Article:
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Ivan Edward Sutherland is a computer scientist, professor, entrepreneur and Turing Award Winner and is widely regarded as the Father of Computer Graphics. He has received numerous awards over the years and has over 60 patents. He has been associated with top universities like Harvard University, Massachusetts Institute of Technology and others and has been working at Sun Microsystems. He founded two companies namely Evans and Sutherland and Sutherland Sproull and Associates
He has driven the Computer Graphics field to mainstream development and has laid the foundations of Virtual Reality as well which is one of the promising growing fields.
He was born on May 16, 1938 in Hastings, Nebraska, United States
Over the years, he has worked on a variety of fields including:
- Integrated circuits
- Computer Graphics
- Virtual Reality
Computer Graphics refer to the field of rendering visual images and videos on computers and how computers deal with visual information. Even, we have developed specific acceleration hardware for computer graphics known as Graphics Processing Unit (GPU).
Following image illustrates the evolution of Computer Graphics over the years:
Ivan Edward Sutherland's education background is as follows:
- Bachelor's degree in Electrical engineering from Carnegie Mellon University in 1959
- Master's degree from California Institute of Technology in 1960
- Ph.D. from Massachusetts Institute of Technology in Electrical engineering and Computer Science in 1963
At MIT, his supervisor was Claude Shannon, the inventor of information theory. They decided to work on SAGE air defence project which needed computers that were fast and had graphical inputs and output. The light pen was invented for the SAGE project but the output displays were crude adaptations of radar displays.
They built the TX2 which used transistors and an array of real time input and output devices in 1959 and was a 38-bit word machine with a 68Kword main memory.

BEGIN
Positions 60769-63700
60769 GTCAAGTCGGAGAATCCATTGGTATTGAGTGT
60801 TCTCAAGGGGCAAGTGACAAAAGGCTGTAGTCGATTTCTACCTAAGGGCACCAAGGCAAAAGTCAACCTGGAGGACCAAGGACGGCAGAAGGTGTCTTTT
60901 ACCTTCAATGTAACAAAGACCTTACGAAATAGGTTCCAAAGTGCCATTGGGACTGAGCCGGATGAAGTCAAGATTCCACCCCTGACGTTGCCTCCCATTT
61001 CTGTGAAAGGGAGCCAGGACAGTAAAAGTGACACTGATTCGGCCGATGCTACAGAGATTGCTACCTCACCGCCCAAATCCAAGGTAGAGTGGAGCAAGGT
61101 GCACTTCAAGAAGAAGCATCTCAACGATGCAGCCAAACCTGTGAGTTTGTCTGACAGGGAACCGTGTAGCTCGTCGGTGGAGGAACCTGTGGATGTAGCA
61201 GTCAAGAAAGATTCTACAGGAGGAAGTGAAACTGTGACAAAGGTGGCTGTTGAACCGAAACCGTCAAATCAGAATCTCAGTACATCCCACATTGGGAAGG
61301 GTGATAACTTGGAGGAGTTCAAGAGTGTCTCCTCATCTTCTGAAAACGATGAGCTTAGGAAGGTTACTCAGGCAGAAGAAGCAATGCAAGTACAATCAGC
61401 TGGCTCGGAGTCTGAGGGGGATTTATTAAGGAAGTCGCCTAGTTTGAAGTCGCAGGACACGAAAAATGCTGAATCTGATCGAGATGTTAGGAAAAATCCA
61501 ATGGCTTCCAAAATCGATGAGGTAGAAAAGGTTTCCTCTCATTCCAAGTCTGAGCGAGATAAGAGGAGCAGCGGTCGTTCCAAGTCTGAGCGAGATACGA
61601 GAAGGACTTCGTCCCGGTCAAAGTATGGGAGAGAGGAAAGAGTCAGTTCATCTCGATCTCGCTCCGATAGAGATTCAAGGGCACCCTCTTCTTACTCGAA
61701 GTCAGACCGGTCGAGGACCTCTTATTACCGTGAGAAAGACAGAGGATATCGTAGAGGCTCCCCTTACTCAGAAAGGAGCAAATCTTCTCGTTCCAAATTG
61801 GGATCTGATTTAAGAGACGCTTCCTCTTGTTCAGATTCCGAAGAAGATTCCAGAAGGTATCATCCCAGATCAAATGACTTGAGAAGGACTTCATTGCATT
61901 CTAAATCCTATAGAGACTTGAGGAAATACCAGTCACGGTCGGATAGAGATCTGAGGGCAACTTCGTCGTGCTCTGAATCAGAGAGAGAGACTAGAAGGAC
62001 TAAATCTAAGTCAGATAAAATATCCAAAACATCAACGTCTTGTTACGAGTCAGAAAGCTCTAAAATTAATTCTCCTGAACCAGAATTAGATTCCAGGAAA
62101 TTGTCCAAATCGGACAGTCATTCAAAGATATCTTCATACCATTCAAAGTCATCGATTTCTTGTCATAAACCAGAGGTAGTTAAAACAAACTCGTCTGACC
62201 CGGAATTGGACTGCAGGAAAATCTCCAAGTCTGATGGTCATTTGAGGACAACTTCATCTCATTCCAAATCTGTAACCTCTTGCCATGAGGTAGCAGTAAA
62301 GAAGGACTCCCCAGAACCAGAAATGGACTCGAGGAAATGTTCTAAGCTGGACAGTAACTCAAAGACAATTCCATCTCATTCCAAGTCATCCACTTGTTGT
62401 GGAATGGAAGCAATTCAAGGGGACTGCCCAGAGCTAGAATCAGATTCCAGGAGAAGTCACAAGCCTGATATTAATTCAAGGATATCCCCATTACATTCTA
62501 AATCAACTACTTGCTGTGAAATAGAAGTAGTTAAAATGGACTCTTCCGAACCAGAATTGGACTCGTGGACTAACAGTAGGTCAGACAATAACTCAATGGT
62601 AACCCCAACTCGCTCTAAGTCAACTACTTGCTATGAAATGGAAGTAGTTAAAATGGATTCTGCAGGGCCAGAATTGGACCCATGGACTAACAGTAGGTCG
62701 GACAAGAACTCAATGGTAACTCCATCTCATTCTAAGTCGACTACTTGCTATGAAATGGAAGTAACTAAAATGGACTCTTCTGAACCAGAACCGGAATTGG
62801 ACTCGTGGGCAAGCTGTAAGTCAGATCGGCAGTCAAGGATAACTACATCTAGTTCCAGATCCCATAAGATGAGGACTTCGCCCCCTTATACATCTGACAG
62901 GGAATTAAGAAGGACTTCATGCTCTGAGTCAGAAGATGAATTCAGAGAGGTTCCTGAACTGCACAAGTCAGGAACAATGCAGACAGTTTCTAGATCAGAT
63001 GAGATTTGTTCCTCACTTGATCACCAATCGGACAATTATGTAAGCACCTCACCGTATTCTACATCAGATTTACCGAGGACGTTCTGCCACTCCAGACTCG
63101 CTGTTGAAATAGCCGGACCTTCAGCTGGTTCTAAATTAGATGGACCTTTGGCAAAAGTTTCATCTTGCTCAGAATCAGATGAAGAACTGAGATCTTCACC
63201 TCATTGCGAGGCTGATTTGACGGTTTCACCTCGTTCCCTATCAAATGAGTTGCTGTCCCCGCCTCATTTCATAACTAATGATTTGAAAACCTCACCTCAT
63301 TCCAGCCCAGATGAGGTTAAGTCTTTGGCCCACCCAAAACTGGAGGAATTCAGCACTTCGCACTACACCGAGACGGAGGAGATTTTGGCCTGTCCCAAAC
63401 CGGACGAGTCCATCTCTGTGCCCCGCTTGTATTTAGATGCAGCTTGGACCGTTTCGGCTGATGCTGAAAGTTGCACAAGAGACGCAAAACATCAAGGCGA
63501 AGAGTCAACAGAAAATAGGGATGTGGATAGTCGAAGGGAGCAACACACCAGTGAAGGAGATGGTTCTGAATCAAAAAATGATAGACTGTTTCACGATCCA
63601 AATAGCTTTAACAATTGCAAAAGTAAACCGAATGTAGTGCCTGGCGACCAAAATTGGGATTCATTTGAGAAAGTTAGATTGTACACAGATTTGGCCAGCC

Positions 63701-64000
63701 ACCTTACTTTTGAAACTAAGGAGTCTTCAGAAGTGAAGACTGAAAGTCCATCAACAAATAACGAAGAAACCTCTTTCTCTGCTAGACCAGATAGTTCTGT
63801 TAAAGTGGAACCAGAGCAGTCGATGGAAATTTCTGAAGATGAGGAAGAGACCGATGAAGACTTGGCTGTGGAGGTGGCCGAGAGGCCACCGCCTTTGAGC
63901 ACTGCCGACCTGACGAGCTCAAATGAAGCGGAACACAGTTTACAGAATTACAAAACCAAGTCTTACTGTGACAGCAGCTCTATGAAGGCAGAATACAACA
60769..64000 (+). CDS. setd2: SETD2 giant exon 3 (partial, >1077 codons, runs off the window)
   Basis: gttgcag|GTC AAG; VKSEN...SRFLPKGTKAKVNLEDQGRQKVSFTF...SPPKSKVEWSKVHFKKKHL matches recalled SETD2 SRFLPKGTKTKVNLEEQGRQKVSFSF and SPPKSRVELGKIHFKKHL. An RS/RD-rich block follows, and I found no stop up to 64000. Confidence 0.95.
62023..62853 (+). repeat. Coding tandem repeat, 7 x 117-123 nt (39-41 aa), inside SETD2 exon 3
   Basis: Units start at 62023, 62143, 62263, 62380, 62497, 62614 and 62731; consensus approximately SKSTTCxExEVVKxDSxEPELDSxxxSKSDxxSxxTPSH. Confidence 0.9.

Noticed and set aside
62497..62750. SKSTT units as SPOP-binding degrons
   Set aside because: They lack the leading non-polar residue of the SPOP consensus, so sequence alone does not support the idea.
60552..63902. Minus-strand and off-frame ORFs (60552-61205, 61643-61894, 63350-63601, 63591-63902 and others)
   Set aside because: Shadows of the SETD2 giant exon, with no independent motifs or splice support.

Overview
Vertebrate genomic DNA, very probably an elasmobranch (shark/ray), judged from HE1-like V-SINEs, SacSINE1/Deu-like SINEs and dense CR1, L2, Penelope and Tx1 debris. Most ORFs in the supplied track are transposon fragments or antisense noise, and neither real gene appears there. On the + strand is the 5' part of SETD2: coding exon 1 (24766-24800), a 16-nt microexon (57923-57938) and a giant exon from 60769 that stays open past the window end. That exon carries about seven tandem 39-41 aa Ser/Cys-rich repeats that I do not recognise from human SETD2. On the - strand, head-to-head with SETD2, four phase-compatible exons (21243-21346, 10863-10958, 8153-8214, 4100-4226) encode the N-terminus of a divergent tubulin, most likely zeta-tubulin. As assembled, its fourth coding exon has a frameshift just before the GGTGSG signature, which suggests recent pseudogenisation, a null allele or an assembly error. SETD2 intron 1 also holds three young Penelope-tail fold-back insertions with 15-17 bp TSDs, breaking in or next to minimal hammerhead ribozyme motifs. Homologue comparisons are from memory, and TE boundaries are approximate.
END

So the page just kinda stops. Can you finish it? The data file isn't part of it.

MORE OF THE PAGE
University and Industrial association
- Sutherland replaced J. C. R. Licklider as the head of the US Defense Department Advanced Research Project Agency's Information Processing Techniques Office (IPTO) in 1964
- From 1965 to 1968, Sutherland was an Associate Professor of Electrical Engineering at Harvard University.
- From 1968 to 1974, Sutherland was a professor at the University of Utah.
- From 1974 to 1978 he was the Fletcher Jones Professor of Computer Science at California Institute of Technology
- Sutherland was a Fellow and Vice President at Sun Microsystems
- Sutherland was a visiting scholar in the Computer Science Division at University of California, Berkeley (Fall 2005–Spring 2008)
- In 1968 he co-founded a company named Evans and Sutherland with his friend and colleague David C. Evans. The company did pioneering work in the field of real-time hardware, accelerated 3D computer graphics and printer languages.
It is the world leader in providing flying simulators for pilot training shipping equipment worth $150 million.
- He founded a consulting firm named Sutherland Sproull and Associates which was purchased by Sun Microsystems to form the seed of its research division, Sun Labs.
- In 1959, he developed TX2, a 38-bit word machine with a 68Kword main memory along with Claude Shannon at MIT for SAGE air defence project
The TX-1 and TX-2 were the starting points for DEC’s PDP1 and PDP 6 machines
In 1962, he developed Sketchpad, World's first Graphical User Interface. It had features to draw both horizontal and vertical lines and combine them into figures and shapes. Figures could be copied, moved, rotated, or resized, retaining their basic properties.
In 1967, he developed the Cohen Sutherland line clipping algorithm which is one of the foundations of learning Computer Graphics today
In 1966, he took the first step towards Virtual Reality. He replaced the TV camera that fed the primitive “head-mounted display” with a computer connection. worn by the user was so heavy it had to be suspended from the ceiling, and the graphics comprising the virtual environment were simple wireframe model rooms.
In 1972, he developed the system for Display Windowing by Clipping
In 1972, he developed Vector Computing System as for use in a Matrix Computer
In 1974, he developed a Computer Graphics Clipping System for Polygons
In 2008, he developed a method and apparatur for high-throughput asynchronous communication and electronically aligning capacitively coupled mini-bars
- National Academy of Engineering First Zworykin Award in 1972
- National Academy of Engineering member in 1973
- Member, United States National Academy of Sciences in 1978
- IEEE Emanuel R. Piore Award in 1986
- Computerworld Honors Program, Leadership Award in 1987
- Turing Award in 1988
- ACM Software System Award in 1993
- Electronic Frontier Foundation EFF Pioneer Award in 1994
- Association for Computing Machinery Fellow in 1994
- CyberEdge Journal Virtual Reality Pioneer Award in 1996
- The Franklin Institute's Certificate of Merit in 1996
- IEEE John von Neumann Medal in 1998
- R&D 100 Award in 2004
- Computer History Museum Fellow for the Sketchpad in 2005
- Kyoto Prize in 2012
- National Inventors Hall of Fame Inductee in 2016
- BBVA Fronteras del conocimiento in 2019
“Young people are wonderful. They don’t know what they can’t do, so they go ahead and do it.” - Ivan Edward Sutherland